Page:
Monday’s inauguration was not the first time Barack Obama referenced the 1969 Stonewall riots that sparked the gay rights revolution. He cited Stonewall in Gay Pride Month proclamations as senator in 2007 and as president in 2009.
So has Michelle Obama. In 2008, the future first lady told the Democratic National Committee’s Gay and Lesbian Leadership Council, “We are all only here because of those who marched and bled and died, from Selma to Stonewall, in the pursuit of a more perfect union.”
So it was no intellectual leap for Obama to say in his second inaugural address that the nation’s creed of equality “guided our forebears through Seneca Falls, and Selma, and Stonewall.” Still, it was a historic thrust of courage. It was the first time a president has mentioned gay rights in an inaugural speech, equating the movement for equality to other civil rights movements in American history. It was also the close of a chapter on Obama’s personal views about gay rights, from his initial ambivalence to his full embrace of an epochal, controversial social movement.
In doing so, he joined an exclusive set of presidents who evolved and reacted to social upheaval in reasonably real time. That is perhaps why President Lincoln remains so revered for the Emancipation Proclamation, with his moral struggle over how to end slavery remaining the subject of modern cinema.
Conversely, lack of courage has its price. Surely we would remember Andrew Johnson and Rutherford B. Hayes more had they stood up for the rights of newly freed blacks instead of letting the South return to racist rule. Who other than a straight-A civics student remembers that Woodrow Wilson presided over the passage of women’s suffrage? It was perhaps because he was shamed into support.
In modern times, similar things could be said of Richard Nixon, whose important role in launching affirmative action was obscured by Watergate and his white Southern strategy. Ronald Reagan is barely mentioned anymore for signing the Martin Luther King holiday into law because his administration tried so hard to dismantle what King fought for.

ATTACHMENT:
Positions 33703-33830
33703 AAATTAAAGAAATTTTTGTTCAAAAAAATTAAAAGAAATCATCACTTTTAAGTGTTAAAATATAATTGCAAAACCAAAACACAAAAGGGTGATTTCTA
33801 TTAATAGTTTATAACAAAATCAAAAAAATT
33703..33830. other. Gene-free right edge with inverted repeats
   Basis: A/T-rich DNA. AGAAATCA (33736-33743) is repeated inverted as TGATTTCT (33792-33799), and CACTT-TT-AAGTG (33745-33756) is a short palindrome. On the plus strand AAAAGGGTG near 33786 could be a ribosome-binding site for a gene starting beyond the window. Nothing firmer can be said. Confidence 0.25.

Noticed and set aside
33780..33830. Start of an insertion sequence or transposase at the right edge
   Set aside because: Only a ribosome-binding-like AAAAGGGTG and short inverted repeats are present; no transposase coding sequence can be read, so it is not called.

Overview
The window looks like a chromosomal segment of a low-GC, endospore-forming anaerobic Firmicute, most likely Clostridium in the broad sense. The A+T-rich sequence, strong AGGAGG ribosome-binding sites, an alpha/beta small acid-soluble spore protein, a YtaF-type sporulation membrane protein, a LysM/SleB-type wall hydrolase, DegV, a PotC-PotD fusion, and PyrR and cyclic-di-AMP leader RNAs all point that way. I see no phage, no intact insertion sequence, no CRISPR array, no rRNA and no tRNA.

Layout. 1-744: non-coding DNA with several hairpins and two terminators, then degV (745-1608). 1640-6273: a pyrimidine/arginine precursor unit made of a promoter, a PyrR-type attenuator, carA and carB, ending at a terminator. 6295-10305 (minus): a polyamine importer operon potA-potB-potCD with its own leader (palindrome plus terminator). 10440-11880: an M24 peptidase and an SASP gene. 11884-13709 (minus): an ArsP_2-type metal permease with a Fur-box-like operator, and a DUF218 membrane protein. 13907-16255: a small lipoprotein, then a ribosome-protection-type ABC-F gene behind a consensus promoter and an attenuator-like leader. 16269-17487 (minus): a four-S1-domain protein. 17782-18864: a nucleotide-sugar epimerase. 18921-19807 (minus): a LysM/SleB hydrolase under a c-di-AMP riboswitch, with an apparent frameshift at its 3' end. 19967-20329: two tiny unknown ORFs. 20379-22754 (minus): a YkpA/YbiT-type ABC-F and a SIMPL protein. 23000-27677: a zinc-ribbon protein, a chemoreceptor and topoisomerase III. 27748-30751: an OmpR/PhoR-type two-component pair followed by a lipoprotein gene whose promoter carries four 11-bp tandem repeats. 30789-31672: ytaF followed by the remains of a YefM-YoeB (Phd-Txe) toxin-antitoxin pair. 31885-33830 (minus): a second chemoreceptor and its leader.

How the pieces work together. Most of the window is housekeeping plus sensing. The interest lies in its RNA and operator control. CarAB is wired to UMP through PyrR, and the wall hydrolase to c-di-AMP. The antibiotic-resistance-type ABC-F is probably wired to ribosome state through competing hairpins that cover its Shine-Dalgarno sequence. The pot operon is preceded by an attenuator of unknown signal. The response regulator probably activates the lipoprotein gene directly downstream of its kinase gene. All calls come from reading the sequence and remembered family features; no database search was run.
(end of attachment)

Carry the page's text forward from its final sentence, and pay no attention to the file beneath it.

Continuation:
Obama’s proclamation for gay rights may likely fall somewhere between Lincoln and the various civil rights interventions of Presidents Truman, Eisenhower, Kennedy, and Johnson. Like all of them, Obama battled personal ambivalence and political consequences.
In 1996 he wrote that he favored legalizing same-sex marriages as an Illinois state Senate candidate. But in his first appearance in New Hampshire for the 2008 presidential race, he said he was for civil unions, not gay marriage.
During the primaries, Obama, as well as rival Hillary Clinton, were heavily criticized by gay activists when they were slow to condemn the statement that homosexuality was immoral by then-Joint Chiefs of Staff Chairman Peter Pace. Early in his presidency, Obama followed through on one major pledge, signing legislation to end the ban on openly gay soldiers in December 2010. But despite saying he opposed the Defense of Marriage Act, which allows the federal government to ignore legal gay marriages, his Justice Department continued to defend it until 2011.
Ultimately, Obama could see where the country was headed without his help. Over the decade, support for gay marriage rose from 30 percent to more than half. Many states legalized gay marriage.
And then Vice President Joe Biden put Obama on the spot last May by saying he was “comfortable” with gay marriage. In an election year, Biden’s proclamation reportedly enraged senior White House staffers, but a few days later Obama publicy supported gay marriage. The most touching part of his announcement was when he noted how his daughters have friends with same-sex parents, and “it couldn’t dawn on them that somehow their friends’ parents would be treated differently. It doesn’t make sense to them.” Listening to the next generation, Obama made sense of gay rights for the entire nation.